The New Normal – Healing from a Dysfunctional Family
The New Normal – Healing from a Dysfunctional Family
Nobody had a perfect childhood, not even the kid down the street whose family seemed to have it all together. We all grew up with some sort of dysfunction, and we’re all who we are today because of it.
But dysfunction doesn’t determine our destiny. We must learn how to heal from a bad childhood and to take destiny into our own hands. Find out how to start healing from the pain of a dysfunctional family. Plus: Are you depressed…
What did your dysfunctional family look like?
Characteristics of a dysfunctional family may include alcoholic or drug-addicted parents, physically, emotionally or sexually abusive parents, psychologically disturbed parents, excessively rigid or controlling parents, bitter divorces, or uninvolved parents.
The impact a dysfunctional family can be overwhelmingly and lasting.
Some of the effects include:
Difficulty with emotional or sexual intimacy
Alcohol or drug abuse
Poor communication skills
Clinginess in relationships
Obsession with perfectionism
Feelings of abandonment or isolation
Feelings of powerlessness
Feelings of worthlessness
We can’t choose the family we’re given. But children of dysfunctional families can overcome leftover feelings from a bad childhood with a new adult perspective.
Here’s what you need to know:
You can’t change people
No matter how much you beg or plead, most adults don’t change their core personality or behavior. There has to be a point you reach in which you stop wishful thinking or believing a parent when they say they’ll change – you’ll be disappointed often. You also can’t continuously seek approval or acceptance from someone who never met those needs.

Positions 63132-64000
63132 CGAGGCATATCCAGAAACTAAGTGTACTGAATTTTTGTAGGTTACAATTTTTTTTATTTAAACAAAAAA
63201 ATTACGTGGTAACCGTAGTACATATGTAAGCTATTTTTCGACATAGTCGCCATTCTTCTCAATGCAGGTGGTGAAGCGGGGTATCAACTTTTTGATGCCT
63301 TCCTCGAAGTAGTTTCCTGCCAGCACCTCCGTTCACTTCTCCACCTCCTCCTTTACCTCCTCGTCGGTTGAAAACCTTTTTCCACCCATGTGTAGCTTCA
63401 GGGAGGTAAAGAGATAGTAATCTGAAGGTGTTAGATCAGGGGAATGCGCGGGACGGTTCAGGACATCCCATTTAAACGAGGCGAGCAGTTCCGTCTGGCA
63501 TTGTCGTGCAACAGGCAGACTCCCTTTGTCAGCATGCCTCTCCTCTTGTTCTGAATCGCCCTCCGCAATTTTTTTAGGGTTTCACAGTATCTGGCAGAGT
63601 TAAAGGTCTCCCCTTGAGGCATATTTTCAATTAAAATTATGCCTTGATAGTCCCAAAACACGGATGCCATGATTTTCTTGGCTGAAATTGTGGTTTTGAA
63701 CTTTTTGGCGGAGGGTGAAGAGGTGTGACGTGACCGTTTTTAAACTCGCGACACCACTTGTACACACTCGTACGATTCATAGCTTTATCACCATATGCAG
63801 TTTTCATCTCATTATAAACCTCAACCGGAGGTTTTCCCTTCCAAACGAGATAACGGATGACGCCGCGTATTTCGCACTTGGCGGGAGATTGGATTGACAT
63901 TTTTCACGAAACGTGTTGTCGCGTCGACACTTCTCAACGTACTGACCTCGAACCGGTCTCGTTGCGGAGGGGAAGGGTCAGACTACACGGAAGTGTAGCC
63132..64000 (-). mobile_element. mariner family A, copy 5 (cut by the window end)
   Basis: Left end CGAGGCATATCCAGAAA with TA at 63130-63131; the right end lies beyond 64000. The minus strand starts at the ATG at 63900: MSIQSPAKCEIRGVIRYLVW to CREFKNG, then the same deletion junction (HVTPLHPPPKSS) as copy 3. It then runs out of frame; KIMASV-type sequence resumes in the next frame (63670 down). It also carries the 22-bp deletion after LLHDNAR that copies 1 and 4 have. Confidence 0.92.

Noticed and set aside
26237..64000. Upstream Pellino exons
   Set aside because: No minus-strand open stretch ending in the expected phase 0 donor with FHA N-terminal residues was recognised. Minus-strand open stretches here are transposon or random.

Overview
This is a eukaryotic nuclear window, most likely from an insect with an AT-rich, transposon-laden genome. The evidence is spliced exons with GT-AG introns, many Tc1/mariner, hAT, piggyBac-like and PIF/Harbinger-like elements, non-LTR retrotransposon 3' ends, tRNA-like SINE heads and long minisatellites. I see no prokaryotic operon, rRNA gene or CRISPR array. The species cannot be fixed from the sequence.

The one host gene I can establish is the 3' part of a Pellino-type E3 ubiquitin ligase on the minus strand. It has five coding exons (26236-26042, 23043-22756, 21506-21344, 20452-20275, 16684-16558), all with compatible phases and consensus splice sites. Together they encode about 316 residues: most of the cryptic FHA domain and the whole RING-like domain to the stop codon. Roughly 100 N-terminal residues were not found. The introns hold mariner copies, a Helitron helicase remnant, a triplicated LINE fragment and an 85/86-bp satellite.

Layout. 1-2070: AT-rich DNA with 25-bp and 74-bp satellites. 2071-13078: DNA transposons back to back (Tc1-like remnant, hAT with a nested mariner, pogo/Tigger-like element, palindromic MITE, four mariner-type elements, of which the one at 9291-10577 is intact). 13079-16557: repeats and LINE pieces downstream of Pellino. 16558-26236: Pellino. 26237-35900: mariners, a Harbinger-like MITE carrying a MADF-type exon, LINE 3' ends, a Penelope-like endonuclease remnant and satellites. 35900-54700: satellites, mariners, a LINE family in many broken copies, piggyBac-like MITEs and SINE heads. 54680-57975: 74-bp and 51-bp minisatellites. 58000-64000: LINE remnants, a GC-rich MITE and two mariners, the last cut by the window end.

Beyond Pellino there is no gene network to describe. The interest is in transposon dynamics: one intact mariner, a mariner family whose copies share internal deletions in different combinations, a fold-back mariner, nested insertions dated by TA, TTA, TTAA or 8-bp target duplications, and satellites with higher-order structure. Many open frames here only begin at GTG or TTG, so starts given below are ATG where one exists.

If a dysfunctional parent who won’t change is harming your life with destructive behavior, it’s OK to keep your distance or cut off ties altogether. Blood is not thicker than water. You should only allow someone to be a part of your life if they exhibit good, consistent actions. You have every right to set boundaries to protect your well-being.
You’ll never get it back, so stop trying
What’s done is done. You can never go back in time and change your childhood. So why are you still trying to? Many people believe they can make up for the past by trying to salvage an irreparable relationship in the present.
But they often fall short, and it’s a difficult pill to swallow. You’ll always struggle with reconciling your past with your present, but it’s the personal power you grab a hold of today that will make that reconciliation seem more plausible.
Stop repeating the cycle with your own family
When you dwell on your pain, resentment and anger from your childhood, you’re probably taking it out on your own family. Worse yet, the time you spend obsessing over the past takes away the time you could be building a healthy future with your kids.
While you should be open with your spouse about your past before you get married, your family doesn’t deserve to continuously relive your pain for you. By putting an unfair burden on them, you could be creating a rift within your own family.